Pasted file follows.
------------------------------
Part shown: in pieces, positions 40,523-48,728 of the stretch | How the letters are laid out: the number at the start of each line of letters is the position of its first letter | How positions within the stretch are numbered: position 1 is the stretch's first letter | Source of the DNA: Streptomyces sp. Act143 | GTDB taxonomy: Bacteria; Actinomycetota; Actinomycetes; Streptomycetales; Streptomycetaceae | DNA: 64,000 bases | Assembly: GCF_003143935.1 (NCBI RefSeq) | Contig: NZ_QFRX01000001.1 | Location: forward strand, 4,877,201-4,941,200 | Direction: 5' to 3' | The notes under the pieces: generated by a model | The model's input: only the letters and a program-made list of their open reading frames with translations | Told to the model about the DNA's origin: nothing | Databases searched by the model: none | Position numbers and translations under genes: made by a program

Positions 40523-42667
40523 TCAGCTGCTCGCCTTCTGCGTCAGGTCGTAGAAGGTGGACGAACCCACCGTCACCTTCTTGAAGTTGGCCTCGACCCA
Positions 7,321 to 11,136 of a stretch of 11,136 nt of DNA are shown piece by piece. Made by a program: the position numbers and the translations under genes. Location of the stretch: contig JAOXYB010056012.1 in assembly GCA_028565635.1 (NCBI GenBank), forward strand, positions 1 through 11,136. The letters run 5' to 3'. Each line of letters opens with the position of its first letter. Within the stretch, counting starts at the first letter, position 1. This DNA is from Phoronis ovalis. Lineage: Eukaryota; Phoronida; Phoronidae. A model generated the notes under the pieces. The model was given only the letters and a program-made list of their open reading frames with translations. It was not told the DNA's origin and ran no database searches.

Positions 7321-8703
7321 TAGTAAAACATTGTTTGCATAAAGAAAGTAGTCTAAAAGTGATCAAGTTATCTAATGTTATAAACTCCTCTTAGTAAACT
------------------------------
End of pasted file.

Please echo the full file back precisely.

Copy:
Part shown: in pieces, positions 40,523-48,728 of the stretch | How the letters are laid out: the number at the start of each line of letters is the position of its first letter | How positions within the stretch are numbered: position 1 is the stretch's first letter | Source of the DNA: Streptomyces sp. Act143 | GTDB taxonomy: Bacteria; Actinomycetota; Actinomycetes; Streptomycetales; Streptomycetaceae | DNA: 64,000 bases | Assembly: GCF_003143935.1 (NCBI RefSeq) | Contig: NZ_QFRX01000001.1 | Location: forward strand, 4,877,201-4,941,200 | Direction: 5' to 3' | The notes under the pieces: generated by a model | The model's input: only the letters and a program-made list of their open reading frames with translations | Told to the model about the DNA's origin: nothing | Databases searched by the model: none | Position numbers and translations under genes: made by a program

Positions 40523-42667
40523 TCAGCTGCTCGCCTTCTGCGTCAGGTCGTAGAAGGTGGACGAACCCACCGTCACCTTCTTGAAGTTGGCCTCGACCCA
Positions 7,321 to 11,136 of a stretch of 11,136 nt of DNA are shown piece by piece. Made by a program: the position numbers and the translations under genes. Location of the stretch: contig JAOXYB010056012.1 in assembly GCA_028565635.1 (NCBI GenBank), forward strand, positions 1 through 11,136. The letters run 5' to 3'. Each line of letters opens with the position of its first letter. Within the stretch, counting starts at the first letter, position 1. This DNA is from Phoronis ovalis. Lineage: Eukaryota; Phoronida; Phoronidae. A model generated the notes under the pieces. The model was given only the letters and a program-made list of their open reading frames with translations. It was not told the DNA's origin and ran no database searches.

Positions 7321-8703
7321 TAGTAAAACATTGTTTGCATAAAGAAAGTAGTCTAAAAGTGATCAAGTTATCTAATGTTATAAACTCCTCTTAGTAAACT